Singapore-based dtcpay is launching a payment system that will use fiat and cryptocurrencies for in-store and online payments. The company mentioned Tether (USDT), Ether (ETH) and Bitcoin (BTC) in its announcement.
The company is partnering with open-source blockchain PlatON for privacy-protected digital infrastructure and Allinpay International to create smart terminals and a digital interface. Both PlatOn and Allinpay are based in China. Dtcpay and Allinpay are registered with the Monetary Authority of Singapore (MAS) as major payment institutions.
A spokesman for Allinpay parent company Tonghua International said:
“This cooperation will […] Help merchants better adapt to the modern payment trend and meet the needs of young consumers.”
Dtcpay will exchange fiat and crypto and onboard new cryptocurrencies in the new service. It already provides point-of-sale and online checkout. In September, dtcpay concluded a deal with London-based Sumsub to provide Know Your Customer services for the dtcpay digital wallet and entered into an agreement with Singapore POS provider Jeripay to provide crypto payment services on its 8,000-terminal network.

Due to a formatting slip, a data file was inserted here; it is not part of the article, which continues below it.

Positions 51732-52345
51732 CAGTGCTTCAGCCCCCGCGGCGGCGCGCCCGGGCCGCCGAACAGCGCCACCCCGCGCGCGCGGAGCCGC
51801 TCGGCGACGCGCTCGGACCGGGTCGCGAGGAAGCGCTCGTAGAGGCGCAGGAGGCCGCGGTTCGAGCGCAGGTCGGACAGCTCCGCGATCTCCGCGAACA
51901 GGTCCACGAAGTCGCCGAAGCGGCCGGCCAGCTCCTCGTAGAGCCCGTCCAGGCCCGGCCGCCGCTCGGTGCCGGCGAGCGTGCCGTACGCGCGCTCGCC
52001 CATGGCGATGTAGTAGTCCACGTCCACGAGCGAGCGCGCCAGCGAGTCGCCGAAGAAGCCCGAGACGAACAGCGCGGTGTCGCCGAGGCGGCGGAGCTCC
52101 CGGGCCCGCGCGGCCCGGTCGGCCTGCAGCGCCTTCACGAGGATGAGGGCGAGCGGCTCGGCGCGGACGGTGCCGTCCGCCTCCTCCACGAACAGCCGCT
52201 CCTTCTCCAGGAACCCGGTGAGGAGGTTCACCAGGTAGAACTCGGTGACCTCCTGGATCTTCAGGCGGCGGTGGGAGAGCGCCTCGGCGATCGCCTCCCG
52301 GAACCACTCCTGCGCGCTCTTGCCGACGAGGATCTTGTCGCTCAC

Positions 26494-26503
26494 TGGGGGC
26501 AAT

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Founded in 2019 and originally known as Digital Treasures Center, dtcpay was selected to participate in Mastercard’s Mastercard Start Path program for crypto and blockchain startups in November 2022. It received backing by the Pontiac Land Group real estate conglomerate in a pre-seed funding round in June.
Dtcpay last month raised $16.5 million in a pre-Series A round led by Kwee, the chairman of Pontiac Land. The investment will see some of Pontiac Land’s hotels soon accept payments in crypto: by @zinnialee23 https://t.co/D5vdnHBtYL
— Forbes Crypto (@ForbesCrypto) July 17, 2023
Electronic payment is common in Singapore, which is considered to have progressive cryptocurrency regulation, including consumer protection. Coinbase and Ripple received major payment institution licensing from MAS in October. The city-state is also experimenting with central bank digital currency, but the MAS has stated that it sees “no urgent use case” for a retail CBDC.
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